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What is DACA?

On Behalf of | Dec 12, 2022 | Immigration Law

If you came to the U.S. as a child, you may be able to request deferred action for removal if you qualify for the Deferred Action for Childhood Arrivals program. This program provides consideration for deferred action for qualifying individuals and in certain cases, also includes work authorization.

According to U.S. Citizenship and Immigration Services, you can apply for DACA if you were under the age of 31 on June 15, 2012, you came to the U.S. before your 16th birthday and you lived in the U.S. continuously starting on June 15, 2007, or earlier. You must also not have a criminal record and currently, be in school or have graduated from high school to qualify for this federal program.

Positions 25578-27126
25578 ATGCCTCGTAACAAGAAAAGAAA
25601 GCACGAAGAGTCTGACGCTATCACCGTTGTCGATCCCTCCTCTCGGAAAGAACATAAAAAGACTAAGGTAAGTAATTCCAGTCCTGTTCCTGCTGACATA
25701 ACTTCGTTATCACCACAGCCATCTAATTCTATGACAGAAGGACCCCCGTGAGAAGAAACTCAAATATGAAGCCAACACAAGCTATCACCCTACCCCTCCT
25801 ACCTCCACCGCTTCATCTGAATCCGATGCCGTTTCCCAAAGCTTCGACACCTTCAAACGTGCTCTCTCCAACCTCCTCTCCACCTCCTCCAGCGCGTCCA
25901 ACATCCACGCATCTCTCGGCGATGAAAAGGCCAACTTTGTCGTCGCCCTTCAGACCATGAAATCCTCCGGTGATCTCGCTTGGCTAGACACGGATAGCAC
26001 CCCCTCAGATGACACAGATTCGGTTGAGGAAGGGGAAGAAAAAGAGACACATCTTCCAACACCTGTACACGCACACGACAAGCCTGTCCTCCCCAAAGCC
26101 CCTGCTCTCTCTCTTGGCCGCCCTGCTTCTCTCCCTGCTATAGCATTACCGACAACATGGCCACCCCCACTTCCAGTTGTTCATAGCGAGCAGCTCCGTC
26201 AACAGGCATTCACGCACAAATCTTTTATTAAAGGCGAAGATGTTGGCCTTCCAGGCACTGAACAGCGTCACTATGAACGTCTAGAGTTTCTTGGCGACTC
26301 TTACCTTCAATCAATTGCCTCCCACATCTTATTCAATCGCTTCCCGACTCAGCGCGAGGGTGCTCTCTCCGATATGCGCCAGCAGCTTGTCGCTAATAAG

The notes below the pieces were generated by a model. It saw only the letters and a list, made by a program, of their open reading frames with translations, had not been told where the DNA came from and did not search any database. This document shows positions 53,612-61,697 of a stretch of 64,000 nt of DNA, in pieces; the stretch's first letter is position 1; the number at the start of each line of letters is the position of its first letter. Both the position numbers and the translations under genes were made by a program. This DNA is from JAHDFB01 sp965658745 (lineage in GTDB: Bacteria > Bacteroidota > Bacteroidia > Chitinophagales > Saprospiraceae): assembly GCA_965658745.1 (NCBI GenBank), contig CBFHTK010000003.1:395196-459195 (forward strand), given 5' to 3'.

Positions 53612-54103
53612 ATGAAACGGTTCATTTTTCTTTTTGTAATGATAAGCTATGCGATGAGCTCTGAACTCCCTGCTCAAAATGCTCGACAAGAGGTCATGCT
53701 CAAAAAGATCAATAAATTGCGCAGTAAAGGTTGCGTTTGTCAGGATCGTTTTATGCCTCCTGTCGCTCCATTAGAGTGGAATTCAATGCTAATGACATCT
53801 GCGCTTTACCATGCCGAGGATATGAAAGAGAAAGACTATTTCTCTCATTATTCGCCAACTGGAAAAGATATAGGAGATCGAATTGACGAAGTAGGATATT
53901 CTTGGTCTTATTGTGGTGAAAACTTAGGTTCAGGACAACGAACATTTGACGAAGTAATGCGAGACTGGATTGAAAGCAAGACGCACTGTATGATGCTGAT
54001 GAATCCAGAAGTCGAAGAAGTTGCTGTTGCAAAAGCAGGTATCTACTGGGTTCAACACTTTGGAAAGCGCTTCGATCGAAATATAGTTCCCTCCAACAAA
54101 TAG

Filing for DACA

You must submit copies of several documents to apply for DACA. For example, you must submit proof of identity, proof that you came to the U.S. before you turned 16, proof of your immigration status, proof of your residence in the U.S. and proof of your student or military status.

Denial of your application

If USCIS does not approve your request for DACA, you cannot appeal this decision or try and apply again at a later date. Unless USCIS determines that your application was fraudulent or threatening to public safety, you will not face enforcement action from U.S. Immigration and Customs Enforcement.

Including all necessary information in your application for DACA is essential for potential approval. Take all legal steps needed to ensure the accuracy of your application so that you can increase your chances of approval by USCIS.